While the Iowa political world was abuzz late last week about former Lt. Governor Patty Judge jumping into the race to unseat Senator Chuck Grassley, the three other Democrats in the race reminded people that they’ve been running for quite some time too.
State Senator Rob Hogg of Cedar Rapids released a new list of endorsers on Monday to emphasize that the Democratic primary will be a closely contested one. 30 former legislators were on Hogg’s list of new endorsements, including Jack Kibbie, Polly Bukta, Jack Hatch, Staci Appel and Tyler Olson. Hogg already had the backing of 63 of the 68 Democratic lawmakers at the Statehouse. Both Mike Gronstal and Pam Jochum stuck with Hogg when asked last week about Judge’s entrance.
“I think Democratic primary-goers are going to have to look very closely at this race,” Hogg told Starting Line, saying Judge entering the race is simply a sign that more and more people are realizing that Grassley is vulnerable. “Which I’ve thought all along because Congress is not functioning. Iowans know Congress is not functioning. Justice Scalia’s seat is just the latest and probably most important example of Congress not functioning.”
But Hogg pointed out that he’s been in this race since last Fall, and has been campaigning all over the state before and since.
“It’s not a matter for me that it’s an opportunity that’s become available,” Hogg said. “I think we need a candidate who can work really hard at getting grassroots enthusiasm across our state. That was something that was lacking in 2010, the last time Lt. Governor Judge was on the ballot, and it was something lacking in 2014. I think I’m the best candidate for that.”
A number of policy fault lines are likely to develop in a primary race where Hogg and Judge are expected to be the top contenders. Chief among them is the environment. Hogg has been one of Iowa’s leading voices on environmental concerns over the years, while Judge has angered many progressive activists by siding with the agricultural industry’s interests on issues with livestock operations and water quality.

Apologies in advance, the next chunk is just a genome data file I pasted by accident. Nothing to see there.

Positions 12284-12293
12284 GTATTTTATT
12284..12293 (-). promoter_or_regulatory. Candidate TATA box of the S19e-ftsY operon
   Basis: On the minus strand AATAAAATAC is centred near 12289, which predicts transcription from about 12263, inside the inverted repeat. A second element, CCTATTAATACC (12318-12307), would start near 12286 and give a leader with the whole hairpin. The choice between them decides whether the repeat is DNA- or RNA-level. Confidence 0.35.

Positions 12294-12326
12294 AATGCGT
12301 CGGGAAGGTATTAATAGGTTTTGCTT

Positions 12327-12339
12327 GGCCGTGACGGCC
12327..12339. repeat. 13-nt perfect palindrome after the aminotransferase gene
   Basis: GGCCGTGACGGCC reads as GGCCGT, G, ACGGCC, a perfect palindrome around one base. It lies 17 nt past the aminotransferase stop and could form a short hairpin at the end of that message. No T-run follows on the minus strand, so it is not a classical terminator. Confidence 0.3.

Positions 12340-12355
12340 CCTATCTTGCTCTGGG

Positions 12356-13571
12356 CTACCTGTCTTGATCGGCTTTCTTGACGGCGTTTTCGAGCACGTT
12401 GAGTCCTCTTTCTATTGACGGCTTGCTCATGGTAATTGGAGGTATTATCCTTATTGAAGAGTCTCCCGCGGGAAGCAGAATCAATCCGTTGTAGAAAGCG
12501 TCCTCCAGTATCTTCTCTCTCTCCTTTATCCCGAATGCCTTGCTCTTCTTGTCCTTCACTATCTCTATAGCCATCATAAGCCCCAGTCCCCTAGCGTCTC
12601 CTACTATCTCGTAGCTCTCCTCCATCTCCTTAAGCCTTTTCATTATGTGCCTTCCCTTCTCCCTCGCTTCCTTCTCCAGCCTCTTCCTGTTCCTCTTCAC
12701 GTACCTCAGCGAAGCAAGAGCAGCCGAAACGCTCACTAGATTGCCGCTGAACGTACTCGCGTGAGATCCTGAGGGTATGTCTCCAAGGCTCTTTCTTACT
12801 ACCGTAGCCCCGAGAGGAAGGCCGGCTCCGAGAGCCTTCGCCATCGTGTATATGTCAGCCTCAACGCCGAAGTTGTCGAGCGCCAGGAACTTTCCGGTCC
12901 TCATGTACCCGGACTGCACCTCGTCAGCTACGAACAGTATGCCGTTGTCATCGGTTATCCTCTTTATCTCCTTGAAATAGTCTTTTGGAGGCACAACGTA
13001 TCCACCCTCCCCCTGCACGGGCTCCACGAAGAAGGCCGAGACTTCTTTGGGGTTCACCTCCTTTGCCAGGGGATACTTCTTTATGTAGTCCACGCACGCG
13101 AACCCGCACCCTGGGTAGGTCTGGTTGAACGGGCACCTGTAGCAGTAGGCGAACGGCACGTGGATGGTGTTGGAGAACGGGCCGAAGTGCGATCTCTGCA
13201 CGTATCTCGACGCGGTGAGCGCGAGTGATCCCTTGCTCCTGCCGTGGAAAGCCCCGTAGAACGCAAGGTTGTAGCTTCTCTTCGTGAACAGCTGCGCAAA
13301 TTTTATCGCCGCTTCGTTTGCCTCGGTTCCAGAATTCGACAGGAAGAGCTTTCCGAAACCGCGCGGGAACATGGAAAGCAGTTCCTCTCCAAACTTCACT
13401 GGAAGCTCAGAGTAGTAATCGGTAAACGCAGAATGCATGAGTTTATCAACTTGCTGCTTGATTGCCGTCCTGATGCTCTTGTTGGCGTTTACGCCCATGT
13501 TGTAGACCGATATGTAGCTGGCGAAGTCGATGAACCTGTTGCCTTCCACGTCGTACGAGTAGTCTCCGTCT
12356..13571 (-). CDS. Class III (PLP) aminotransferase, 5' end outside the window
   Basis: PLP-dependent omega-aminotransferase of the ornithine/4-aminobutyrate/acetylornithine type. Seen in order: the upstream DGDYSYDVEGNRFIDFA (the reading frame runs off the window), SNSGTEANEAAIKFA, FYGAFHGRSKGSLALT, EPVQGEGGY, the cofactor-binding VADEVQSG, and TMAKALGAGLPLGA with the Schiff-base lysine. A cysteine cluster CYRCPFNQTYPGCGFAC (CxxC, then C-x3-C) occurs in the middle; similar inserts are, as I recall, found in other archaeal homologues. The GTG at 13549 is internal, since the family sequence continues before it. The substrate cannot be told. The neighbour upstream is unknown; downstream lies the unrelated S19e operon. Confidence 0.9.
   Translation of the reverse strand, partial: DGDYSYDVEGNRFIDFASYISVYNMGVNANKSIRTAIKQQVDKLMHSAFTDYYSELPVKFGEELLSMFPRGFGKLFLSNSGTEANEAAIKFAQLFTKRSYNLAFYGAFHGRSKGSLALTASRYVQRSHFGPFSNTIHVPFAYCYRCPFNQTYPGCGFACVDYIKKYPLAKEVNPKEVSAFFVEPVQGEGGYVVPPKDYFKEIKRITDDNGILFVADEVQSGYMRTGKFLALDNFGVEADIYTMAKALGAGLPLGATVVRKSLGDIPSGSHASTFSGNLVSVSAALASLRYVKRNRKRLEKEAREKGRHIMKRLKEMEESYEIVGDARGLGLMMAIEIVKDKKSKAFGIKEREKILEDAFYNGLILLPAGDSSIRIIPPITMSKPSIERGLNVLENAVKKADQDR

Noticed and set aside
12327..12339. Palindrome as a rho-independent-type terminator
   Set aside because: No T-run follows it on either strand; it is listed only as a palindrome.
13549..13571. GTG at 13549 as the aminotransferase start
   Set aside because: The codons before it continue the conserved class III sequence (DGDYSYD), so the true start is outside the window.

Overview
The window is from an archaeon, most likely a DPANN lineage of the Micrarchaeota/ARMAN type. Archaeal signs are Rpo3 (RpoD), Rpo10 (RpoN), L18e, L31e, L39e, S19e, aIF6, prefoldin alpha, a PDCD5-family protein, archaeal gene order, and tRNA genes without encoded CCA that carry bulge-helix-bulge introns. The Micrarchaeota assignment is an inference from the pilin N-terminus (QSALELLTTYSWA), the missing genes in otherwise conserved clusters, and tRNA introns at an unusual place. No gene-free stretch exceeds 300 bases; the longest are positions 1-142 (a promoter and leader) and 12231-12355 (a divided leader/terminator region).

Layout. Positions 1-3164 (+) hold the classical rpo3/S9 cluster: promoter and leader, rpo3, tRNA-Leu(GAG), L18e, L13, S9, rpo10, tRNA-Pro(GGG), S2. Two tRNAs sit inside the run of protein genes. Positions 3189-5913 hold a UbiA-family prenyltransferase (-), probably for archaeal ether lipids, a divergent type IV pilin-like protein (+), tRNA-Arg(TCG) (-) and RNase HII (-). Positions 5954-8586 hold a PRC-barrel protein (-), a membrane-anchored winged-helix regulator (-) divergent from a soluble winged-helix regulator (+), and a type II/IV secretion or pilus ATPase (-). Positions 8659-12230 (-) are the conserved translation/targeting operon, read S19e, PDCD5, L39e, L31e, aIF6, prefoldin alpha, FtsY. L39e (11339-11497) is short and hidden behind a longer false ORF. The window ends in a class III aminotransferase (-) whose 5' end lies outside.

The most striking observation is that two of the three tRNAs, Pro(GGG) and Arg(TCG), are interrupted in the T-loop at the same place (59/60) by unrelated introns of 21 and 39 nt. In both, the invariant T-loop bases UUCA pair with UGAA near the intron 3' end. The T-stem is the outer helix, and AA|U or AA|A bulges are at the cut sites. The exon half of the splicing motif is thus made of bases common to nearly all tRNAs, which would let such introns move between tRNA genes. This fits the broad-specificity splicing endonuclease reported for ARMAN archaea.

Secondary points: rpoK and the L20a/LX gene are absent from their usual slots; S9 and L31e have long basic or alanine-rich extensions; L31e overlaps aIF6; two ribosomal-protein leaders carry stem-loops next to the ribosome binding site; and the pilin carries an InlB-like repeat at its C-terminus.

“I’ve got strong support from people who care about the environment, clean energy jobs and clean water,” Hogg said. “I think Iowans want a champion for climate action, they want a champion for clean water in the U.S. Senate.”
There’s also the matter of organized labor, always a key player in Democratic primaries. In that instance, Judge’s connection to former Governor Chet Culver could hurt her just as much in the primary as in the general.
“I also have strong support from labor,” Hogg asserted. “I have a 99% lifetime voting record for labor, and I was not involved in the veto of the biggest expansion of workers’ rights that the Iowa Legislature had passed in 40 years.”
Having a candidate that Democrats can get excited about is also a major concern for those in the party disappointed in lackluster candidates in recent elections that failed to inspire excitement among the base.
“I think the full spectrum of the Democratic Party can be enthused about my campaign,” Hogg said, noting he had over 25 people show up in Estherville this past Saturday morning to see him. “I’ve put a premium on spending my time in Iowa. I haven’t been spending my time in Washington, D.C. asking people there for their support. I’ve been asking Iowans for their support.”
Hogg pointed out that he collected over 13,000 signatures for his petitions to appear on the ballot. Judge will have to scramble in the next two weeks to get her papers done in the many number of counties across the state needed.
“Iowans want to see a campaign that uplifts our democracy, and I’ve won five elections in a row, I didn’t lose my last election,” Hogg said in a contrast with Judge’s defeat in 2010 with Culver. “I’ve replaced Republicans twice. In every one of those elections I’ve run a campaign that uplifts our democracy and inspired people to vote for me, rather than run a bunch of negative ads that turned people off.”
The field of four Democrats have a little under three months before the June 7 primary. With many activists and elected officials sticking with Hogg for the time being, the race could remain much closer than what some national consultants likely thought when Judge was recruited to run.
by Pat Rynard